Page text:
The Amazon Fire Isn’t Just Climate Change—It’s Political Violence

Indigenous women are taking part in a protest against right-wing President Bolsonaro's environmental policies

Indigenous women in Brazil take part in a protest against President Jair Bolsonaro’s environmental policies and the loss of their traditional settlements on August 13, 2019. Bolsonaro wants to make greater economic use of the Amazon region in particular and allow further deforestation. (Photo credit: Tuane Fernandes/Picture Alliance/Getty Images)

The Amazon rainforest is on fire and Brazil plans to reject the $22 million in aid pledged at the G7 summit because President Jair Bolsonaro believes it is a form of colonization and an invasion of Brazil’s “sovereignty.” In a series of tweets, Bolsonaro claimed that French President Emmanuel Macron and the G7’s language about saving the Amazon are “unreasonable attacks” as if “we were a colony or a no man’s land” and that Brazil should be treated like a sovereign nation. (Bolsonaro’s vowed to accept the aid if and when Macron retracts comments that he finds offensive, according to the Associated Press). What should be treated with sovereignty are Brazil’s Indigenous people, who have lived and worked in the Amazon for thousands of years before the Portuguese ever stepped foot in South America; instead, as Bolsonaro lets arrogance guide his decision-making, 10 percent of the Earth’s wildlife and Brazil’s Indigenous communities burn.

Though the fires initially led to a debate about the ongoing impact of climate change and how individuals can adopt more sustainable habits that could prevent similar fires, these dialogues ignore that these fires are neither natural nor related to climate change. The Amazon rainforest is too humid for natural wildfires, so this unnatural disaster can be attributed to soy farmers and cattle ranchers cutting down trees and lighting them aflame to create more land for their pastures. Bolsonaro, who ran an extremist far-right campaign, promised to weaken the Amazon’s environmental protections to make room for economic development. Since he was elected in October 2018, there’s been an 82 percent rise in fires in the Amazon rainforest, mostly because Bolsonaro’s policies have emboldened and encouraged land-grabbers to burn down more and more trees.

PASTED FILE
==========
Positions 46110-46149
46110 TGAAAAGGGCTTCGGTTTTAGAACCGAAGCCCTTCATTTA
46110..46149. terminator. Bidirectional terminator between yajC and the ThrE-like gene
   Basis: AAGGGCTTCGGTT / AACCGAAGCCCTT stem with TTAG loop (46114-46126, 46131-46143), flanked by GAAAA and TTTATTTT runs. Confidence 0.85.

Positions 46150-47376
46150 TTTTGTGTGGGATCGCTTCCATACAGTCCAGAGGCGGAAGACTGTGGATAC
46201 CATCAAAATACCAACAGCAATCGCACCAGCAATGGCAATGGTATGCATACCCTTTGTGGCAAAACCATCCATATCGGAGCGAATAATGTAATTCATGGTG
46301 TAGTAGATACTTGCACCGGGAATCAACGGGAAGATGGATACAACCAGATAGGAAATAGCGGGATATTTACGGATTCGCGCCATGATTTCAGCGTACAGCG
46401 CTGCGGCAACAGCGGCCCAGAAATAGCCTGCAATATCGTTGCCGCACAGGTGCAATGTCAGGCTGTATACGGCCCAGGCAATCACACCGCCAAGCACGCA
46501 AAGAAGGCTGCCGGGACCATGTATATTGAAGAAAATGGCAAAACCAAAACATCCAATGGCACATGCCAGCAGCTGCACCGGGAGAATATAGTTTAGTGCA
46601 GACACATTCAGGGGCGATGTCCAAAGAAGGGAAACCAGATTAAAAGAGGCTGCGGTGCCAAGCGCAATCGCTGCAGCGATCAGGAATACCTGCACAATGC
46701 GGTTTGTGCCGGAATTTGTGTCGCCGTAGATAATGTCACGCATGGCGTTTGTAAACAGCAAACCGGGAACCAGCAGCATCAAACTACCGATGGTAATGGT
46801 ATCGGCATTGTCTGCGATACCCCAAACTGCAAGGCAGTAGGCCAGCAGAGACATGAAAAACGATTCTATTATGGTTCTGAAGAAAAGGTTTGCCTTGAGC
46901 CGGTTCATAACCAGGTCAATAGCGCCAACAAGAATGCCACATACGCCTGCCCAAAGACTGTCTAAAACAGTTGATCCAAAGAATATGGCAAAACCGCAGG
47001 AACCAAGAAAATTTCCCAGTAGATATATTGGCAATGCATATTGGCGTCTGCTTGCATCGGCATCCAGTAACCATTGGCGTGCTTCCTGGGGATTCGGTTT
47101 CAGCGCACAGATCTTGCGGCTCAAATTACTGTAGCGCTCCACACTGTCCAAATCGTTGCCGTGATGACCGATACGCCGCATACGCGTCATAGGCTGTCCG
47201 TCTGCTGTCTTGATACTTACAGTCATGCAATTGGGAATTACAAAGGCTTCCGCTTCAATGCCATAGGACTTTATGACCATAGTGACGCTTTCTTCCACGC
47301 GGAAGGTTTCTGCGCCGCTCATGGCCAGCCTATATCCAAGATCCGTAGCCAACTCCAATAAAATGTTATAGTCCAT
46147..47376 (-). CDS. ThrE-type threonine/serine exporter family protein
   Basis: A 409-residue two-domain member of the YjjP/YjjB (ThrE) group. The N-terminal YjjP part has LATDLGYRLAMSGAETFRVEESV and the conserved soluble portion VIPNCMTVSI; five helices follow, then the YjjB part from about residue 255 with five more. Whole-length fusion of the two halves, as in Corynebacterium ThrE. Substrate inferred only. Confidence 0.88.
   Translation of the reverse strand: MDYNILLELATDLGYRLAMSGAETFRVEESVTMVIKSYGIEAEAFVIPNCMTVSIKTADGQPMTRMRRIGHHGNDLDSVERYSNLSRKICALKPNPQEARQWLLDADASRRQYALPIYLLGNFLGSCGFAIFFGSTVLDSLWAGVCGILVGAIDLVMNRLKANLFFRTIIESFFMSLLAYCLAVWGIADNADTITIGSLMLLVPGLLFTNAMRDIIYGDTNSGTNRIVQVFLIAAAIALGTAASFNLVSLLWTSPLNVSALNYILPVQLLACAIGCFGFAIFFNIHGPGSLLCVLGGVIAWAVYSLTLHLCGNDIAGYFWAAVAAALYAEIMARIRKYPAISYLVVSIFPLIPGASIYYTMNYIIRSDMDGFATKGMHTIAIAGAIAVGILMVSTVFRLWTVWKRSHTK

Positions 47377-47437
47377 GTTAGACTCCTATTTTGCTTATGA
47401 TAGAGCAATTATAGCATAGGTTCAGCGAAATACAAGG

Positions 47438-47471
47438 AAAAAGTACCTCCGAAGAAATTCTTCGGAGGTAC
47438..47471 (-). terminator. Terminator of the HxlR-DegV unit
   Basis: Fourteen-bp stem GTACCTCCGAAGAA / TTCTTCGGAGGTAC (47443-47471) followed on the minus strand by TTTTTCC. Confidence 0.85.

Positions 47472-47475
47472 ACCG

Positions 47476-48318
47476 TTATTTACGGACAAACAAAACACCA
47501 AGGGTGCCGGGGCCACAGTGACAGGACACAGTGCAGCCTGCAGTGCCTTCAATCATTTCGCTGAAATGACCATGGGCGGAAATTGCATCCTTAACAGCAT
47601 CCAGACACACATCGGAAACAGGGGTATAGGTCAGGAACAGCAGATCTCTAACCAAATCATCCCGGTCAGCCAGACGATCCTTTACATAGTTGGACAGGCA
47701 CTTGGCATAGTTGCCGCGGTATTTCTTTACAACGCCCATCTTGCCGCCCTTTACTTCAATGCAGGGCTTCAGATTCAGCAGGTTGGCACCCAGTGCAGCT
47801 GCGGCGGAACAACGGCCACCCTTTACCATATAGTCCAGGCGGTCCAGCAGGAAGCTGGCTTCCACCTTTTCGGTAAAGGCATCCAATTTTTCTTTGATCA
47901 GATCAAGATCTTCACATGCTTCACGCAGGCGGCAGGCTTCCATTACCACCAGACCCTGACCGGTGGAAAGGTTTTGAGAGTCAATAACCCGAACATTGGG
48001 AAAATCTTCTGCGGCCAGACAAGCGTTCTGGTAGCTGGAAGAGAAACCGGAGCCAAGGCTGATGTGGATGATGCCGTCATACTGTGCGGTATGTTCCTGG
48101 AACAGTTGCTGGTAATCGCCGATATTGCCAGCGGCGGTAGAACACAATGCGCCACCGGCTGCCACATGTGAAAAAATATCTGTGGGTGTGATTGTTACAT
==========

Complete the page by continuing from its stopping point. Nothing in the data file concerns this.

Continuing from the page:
In an interview with Time, Fabiano Lopez da Silva, head of Fundação Vitoria Amazonica, an environmental organization unaffiliated with the Brazilian government, said Bolsonaro’s rhetoric stimulates illegal deforestation: “[Farmers and illegal loggers] can go forward with illegal fires,” Lopez de Silva said. “There won’t be any sort of [fiscal enforcement] or monitoring or fines for this kind of activity.”

Bolsonaro has been called the “Trump of the tropics,” due to his policies prioritizing his ego rather than the needs of his people, in addition to his weaponizing of nationalist rhetoric. He has been clear about his disrespect for Indigenous populations, and this disrespect specifically centers around the fact that, as a protected group, they live on protected territory that politicians and businesspeople can’t touch. According to the Washington Times, he’s said these groups “don’t speak our language, but they have managed to get 14 percent of our national territory.” It’s clear Bolsonaro’s disregard for Indigenous land rights and the ecosystem at large is rooted in capitalist desire. He has prioritized companies and industries whose financial success hinges on environmental destruction, thus lessening the land rights of Indigenous people, and removing efforts that seek to combat illegal logging, ranching and mining, all of which have detrimental impacts on the environment. “These people in the forest now think they can do whatever they like, with impunity,” said Elizabeth Uema, a representative of an association of public servants who work environmental jobs in Brazil, on NPR’s “Morning Edition.